The Government's announcement of a total ban on the sale of NEW diesel and petrol cars on or by 2040 is a marker showing that the dominance of the garage pumps now has a shelf-life with end in sight. Pollution in UK town and city centres is a recognisable
problem, perhaps not in Blackpool where sea breezes tend to waft emissions away, but for the likes of Manchester, London, Liverpool, Leeds and Birmingham, it is no joke. Walk along Oxford Street on any day of the week and soak in the diesel emissions from
buses and taxis -(no private cars allowed) - and you will immediately get the message.
Ironically Leeds was the one UK city which was to have seen electric trolleybuses being introduced under the Labour Government as well as trams in Liverpool. Whatever happened to those far flung political promises? Electric powered vehicles are now very much dominating automotive and transportation planners. The need for hundred times the number of existing electric power charging points (for cars) is evident, especially when you see the former petrol stations of yesterday now turned into mini malls, cafes and much else without seemingly any restrictions from Councils, local and otherwise. When you consider the rash of Aldis, Lidls and other discount food retailers popping up here there and everywhere, one needs to ask just how much food can be consumed in this country? Town centres are fast becoming grazing grounds for the fat and just plain lazy population, with cafes and fast food outlets (subway anyone?) taking charge of feeding this nation. One consequence of this self indulgence is the fleet of mobility scooters (or whatever they are called these days) filling out pavements and usually in the charge of individuals who quite evidently could benefit from actually walking around to help lose weight, among other healthy benefits. Blackpool would seem to be the mobility scooter capital of the northwest given the prevalence of these by now dangerous intrusions on public space.
A London trolleybus - frozen in time in the LT Museum at Covent Garden. Once regarded as the panacea for tram replacement but then superseded by the bus (RT, RTW, RTL, RM, RML etc etc).
But back to the electric energy topic. Trams are definitely in - but come with expensive capital investment upfront and therefore unattractive to politicians, except in major urban centres (excluding London). The capital's TfL (Transport for London) leadership once held out credible plans for trams running from Shepherds Bush to Ealing and Hounslow and along the Oxford Street corridor eliminating the constant jostling queue of lumbering buses, all emitting dangerous particulates to imperil pedestrians and anyone living or working in proximity - including schools. A cross river tramline was envisaged (seriously) which would have linked Waterloo with Kings Cross and St Pancras (and Euston) stations; whilst various extensions to Croydon's existing tramway set up have been deferred, delayed and kicked into proverbial long grass over successive years. London never had any liking for trams after the 1920s (at least the political powers that were); whilst the public loved them despite traditional double deck types which were churned out in their hundreds (in Motherwell) - up to the 1930s for the capital's tram network. Nowadays its all imported metal composite designs expensively imported from our EU neighbours that represent the modern tram. Even Blackpool has had to make do with imports from Germany - or is it Austria? to carry millions along the promenade. A close scrutiny of their window glazing gives away their origins and country of manufacture.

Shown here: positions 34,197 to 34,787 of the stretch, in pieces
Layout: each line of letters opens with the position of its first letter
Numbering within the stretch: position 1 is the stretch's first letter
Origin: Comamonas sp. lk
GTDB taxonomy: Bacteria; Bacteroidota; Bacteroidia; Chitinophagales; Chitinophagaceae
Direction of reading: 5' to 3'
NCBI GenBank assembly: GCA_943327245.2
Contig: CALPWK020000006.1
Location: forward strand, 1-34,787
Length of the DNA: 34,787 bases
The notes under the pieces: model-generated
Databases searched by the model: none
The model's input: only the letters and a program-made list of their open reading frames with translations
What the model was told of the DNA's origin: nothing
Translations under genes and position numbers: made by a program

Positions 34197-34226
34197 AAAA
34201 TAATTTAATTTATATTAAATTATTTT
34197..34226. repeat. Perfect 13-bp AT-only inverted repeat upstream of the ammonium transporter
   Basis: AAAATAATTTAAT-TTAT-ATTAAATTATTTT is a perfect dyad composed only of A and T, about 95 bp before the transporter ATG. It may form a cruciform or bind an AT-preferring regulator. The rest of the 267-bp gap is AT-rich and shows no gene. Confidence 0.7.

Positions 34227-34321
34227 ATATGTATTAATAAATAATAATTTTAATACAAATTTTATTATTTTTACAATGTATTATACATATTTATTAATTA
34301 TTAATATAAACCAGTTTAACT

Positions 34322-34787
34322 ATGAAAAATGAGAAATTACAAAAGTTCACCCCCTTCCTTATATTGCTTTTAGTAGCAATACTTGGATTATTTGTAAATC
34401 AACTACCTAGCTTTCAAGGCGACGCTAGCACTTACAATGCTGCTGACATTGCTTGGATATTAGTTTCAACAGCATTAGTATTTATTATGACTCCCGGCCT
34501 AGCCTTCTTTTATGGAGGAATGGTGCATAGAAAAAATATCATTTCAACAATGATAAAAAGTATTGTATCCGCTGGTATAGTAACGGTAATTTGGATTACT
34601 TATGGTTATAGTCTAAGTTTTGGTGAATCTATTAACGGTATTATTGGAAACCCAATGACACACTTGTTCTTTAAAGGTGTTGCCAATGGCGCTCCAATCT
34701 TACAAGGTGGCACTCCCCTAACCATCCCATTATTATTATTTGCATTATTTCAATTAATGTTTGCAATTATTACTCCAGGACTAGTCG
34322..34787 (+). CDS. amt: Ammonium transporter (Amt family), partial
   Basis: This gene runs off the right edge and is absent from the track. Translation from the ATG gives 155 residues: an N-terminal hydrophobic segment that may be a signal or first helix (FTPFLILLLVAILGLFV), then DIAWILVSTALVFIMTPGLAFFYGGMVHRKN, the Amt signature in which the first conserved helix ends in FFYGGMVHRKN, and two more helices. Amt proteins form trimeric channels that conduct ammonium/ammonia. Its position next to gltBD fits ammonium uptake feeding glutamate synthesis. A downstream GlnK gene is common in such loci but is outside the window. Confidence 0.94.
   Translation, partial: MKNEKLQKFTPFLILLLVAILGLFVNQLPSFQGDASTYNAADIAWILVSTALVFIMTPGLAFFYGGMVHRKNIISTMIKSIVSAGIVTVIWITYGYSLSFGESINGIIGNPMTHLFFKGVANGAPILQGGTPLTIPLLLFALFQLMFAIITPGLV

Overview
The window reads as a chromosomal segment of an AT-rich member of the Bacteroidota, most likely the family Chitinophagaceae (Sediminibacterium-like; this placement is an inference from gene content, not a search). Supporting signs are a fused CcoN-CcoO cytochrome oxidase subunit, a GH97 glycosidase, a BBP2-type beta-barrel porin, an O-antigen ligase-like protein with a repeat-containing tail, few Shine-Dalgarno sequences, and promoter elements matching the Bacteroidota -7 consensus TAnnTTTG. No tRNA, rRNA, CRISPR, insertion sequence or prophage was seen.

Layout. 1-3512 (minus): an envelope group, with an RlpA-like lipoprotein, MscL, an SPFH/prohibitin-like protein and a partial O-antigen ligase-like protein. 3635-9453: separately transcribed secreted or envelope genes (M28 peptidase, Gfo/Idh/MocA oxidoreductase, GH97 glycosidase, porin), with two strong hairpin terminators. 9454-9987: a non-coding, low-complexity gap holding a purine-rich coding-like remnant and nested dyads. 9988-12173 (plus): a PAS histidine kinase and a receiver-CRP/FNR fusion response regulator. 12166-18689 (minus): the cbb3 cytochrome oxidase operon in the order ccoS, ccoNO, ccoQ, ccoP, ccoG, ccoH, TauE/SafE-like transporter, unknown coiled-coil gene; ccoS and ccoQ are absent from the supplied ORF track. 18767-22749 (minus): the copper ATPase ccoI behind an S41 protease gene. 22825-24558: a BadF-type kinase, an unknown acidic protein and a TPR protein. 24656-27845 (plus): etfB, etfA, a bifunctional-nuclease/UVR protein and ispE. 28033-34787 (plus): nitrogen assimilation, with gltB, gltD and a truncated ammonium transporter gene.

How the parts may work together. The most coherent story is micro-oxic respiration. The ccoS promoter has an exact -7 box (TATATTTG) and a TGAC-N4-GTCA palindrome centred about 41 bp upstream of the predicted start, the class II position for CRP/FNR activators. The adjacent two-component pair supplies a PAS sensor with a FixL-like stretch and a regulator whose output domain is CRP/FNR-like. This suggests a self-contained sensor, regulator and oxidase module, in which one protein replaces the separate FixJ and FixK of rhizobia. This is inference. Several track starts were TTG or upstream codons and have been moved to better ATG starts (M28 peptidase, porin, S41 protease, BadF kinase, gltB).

There is no reason at all why the UK cannot sustain a tram and trolleybus design build resource, if the political will is there to see it through. Andy Burnham's challenge to the Department of Transport this week after its announcement of yet more billions to be thrown at a second Crossrail line for the capital - shows just how disconnected central government is with its voters up north. Although Manchester has little enough to complain about, given the massive expenditures on new (and imported) rolling stock for its Metrolink services, and sustained extensions to that system. One which seems to be subject to almost daily failures in points, power, or any combination thereof. Blackpool fortunately, with its primary off road operation, suffers much less in this respect, although it seems to run the noisiest trams in the entire country, with rattling noises underneath the fleet marking their passage up and down the seafront.
EUROPE'S LOVE AFFAIR WITH ELECTRIC TRAMS (AND TROLLEYBUSES)
Zurich Blue - immaculate system
Budapest yellow and white - now vastly upgraded cars from this earlier design
Paris is being ringed by tram services - this was the first at Bobigny with a 1980s model
Prague - trams everywhere - take a look at the street junction !
So perhaps the trolleybus may actually make its comeback after all. The future for electric powered urban transport in the UK is getting brighter by each Parliamentary session - or so it seems. For real lessons on how electric urban transport actually works best, one needs to take a trip to any European country and sample the quiet running tram systems which permeate the continent - with political and private sector encouragement. Oh and some great lessons in trolleybus operation as well....